Here is how to implement “Know Your Staff” policy effectively
Did you know that internal staff are responsible for most frauds in your company? Recent research by the Association of Certified Fraud Examiners (www.acfe.com) reveal that over 80% of the frauds are committed by first time offenders, of which insider involvement is 90%! Your fraud management strategy should focus on minimizing staff fraud.
This means one off background checks on staff at recruitment does not add value, yet many companies spend a lot of money in the activity.
Here is the deal:
Undertake on-going background checks on your key staff. I mean, if someone is in charge of your mission critical infrastructure or operations e.g. head of procurement, IT or mobile money system manager, why not keep an eye on their wealth accumulation? As they join the company, ask them to declare their total wealth, including that of close relatives (that you must know). Then, on a six-month basis, let them keep updating their wealth accumulation.
This information will be handy, in case of suspected fraud. Any wealth they cannot explain, must have come from their working in your company.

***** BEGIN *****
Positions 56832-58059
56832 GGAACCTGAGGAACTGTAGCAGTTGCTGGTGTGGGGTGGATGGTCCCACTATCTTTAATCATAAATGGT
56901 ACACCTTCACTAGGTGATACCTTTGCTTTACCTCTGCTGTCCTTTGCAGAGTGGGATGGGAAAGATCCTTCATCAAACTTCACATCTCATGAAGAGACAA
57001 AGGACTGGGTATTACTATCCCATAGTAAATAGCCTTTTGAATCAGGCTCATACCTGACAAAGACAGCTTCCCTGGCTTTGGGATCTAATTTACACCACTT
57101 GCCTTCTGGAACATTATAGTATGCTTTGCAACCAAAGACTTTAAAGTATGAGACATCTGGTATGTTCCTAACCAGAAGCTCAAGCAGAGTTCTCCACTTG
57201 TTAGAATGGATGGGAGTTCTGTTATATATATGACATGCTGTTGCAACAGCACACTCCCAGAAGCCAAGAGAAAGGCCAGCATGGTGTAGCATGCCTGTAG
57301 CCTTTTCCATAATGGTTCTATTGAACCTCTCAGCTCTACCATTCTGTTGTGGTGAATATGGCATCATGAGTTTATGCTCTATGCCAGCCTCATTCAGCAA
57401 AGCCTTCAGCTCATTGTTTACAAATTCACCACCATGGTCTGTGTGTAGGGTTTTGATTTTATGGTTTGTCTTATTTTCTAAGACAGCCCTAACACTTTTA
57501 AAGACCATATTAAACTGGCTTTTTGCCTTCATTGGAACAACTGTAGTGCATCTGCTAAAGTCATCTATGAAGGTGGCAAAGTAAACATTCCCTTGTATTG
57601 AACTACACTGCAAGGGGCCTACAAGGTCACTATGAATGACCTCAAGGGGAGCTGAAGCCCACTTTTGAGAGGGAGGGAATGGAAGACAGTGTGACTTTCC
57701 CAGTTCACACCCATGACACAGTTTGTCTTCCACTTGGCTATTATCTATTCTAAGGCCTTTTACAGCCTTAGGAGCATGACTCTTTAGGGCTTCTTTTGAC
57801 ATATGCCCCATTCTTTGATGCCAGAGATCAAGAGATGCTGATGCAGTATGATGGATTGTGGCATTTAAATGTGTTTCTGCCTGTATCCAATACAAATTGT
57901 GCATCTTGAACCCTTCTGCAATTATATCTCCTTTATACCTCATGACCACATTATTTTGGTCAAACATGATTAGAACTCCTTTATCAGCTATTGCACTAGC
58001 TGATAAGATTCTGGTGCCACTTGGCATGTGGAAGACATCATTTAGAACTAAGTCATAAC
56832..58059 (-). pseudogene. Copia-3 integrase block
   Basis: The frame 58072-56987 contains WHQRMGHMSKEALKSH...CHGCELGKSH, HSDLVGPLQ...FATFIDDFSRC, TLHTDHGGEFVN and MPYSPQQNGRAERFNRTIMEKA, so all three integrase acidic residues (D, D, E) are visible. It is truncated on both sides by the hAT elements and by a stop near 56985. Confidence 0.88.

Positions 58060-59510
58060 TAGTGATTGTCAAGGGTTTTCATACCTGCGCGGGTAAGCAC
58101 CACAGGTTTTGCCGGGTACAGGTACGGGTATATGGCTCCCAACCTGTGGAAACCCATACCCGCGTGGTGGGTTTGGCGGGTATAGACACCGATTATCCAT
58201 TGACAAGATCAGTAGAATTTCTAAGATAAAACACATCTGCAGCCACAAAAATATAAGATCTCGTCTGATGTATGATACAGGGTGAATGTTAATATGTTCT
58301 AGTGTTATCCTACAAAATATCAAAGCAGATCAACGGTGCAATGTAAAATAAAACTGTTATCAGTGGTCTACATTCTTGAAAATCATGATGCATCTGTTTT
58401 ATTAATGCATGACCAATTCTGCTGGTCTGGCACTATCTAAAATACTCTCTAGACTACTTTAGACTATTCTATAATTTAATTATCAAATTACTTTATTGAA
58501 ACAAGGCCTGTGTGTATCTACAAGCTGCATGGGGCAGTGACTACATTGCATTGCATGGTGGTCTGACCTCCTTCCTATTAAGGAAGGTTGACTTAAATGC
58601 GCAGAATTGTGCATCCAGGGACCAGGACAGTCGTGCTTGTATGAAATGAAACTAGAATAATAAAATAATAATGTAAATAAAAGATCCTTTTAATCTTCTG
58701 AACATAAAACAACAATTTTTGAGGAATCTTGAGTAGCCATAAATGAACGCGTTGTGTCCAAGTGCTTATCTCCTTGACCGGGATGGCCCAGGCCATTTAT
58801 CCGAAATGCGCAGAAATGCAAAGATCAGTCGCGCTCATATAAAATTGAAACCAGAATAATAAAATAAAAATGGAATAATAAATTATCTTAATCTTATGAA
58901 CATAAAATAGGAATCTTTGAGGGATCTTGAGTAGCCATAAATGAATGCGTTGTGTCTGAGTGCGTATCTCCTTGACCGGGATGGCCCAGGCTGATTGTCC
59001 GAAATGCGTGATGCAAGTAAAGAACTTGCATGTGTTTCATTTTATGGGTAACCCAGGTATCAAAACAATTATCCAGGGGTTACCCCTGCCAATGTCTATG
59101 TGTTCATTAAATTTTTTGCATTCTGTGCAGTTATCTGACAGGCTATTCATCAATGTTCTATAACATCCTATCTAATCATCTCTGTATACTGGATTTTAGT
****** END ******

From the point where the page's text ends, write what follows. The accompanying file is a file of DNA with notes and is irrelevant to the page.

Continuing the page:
For the above to be effective, ensure that your anti-fraud policies and procedures are specific to the fact. Any undisclosed wealth accumulated by staff during their period of employment with you will be confiscated unless they prove how they got it.
As a professional anti-fraud examiner, I have found that very few, if any, are above committing fraud. All of us have a need to live good lives, drive a nice car and of course travel. We all have motives and need more money to finance our livelihoods. You and me have reasons for our actions. That is we tend to justify and rationalize every time we do something. “I’ve been here for long, I deserve a better pay”, “this company makes over Ugx. 2bn revenue daily, my stealing Ugx. 40m is just peanuts.” A fraudster will justify to themselves for stealing.
And of course, fraud will be committed as long as there is an opportunity to steal.
The lack of strong controls gives raise to opportunity to commit fraud. Your best bet is to ensure your controls work as intended. You need to also focus on training your staff in personal finance management (to reduce their motive to live beyond their incomes) and in ethics and integrity (to reduce their rationalization or justification for fraud).
That is why you need a professional to craft training strategies that address a specific need, instead of just doing ‘ethics training.’
To be continued.
Copyright Mustapha B Mugisa, CFE. 2013 All rights reserved.